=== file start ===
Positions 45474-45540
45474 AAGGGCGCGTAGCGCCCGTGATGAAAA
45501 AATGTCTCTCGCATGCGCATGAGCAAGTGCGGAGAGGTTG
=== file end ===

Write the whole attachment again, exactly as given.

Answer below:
Positions 45474-45540
45474 AAGGGCGCGTAGCGCCCGTGATGAAAA
45501 AATGTCTCTCGCATGCGCATGAGCAAGTGCGGAGAGGTTG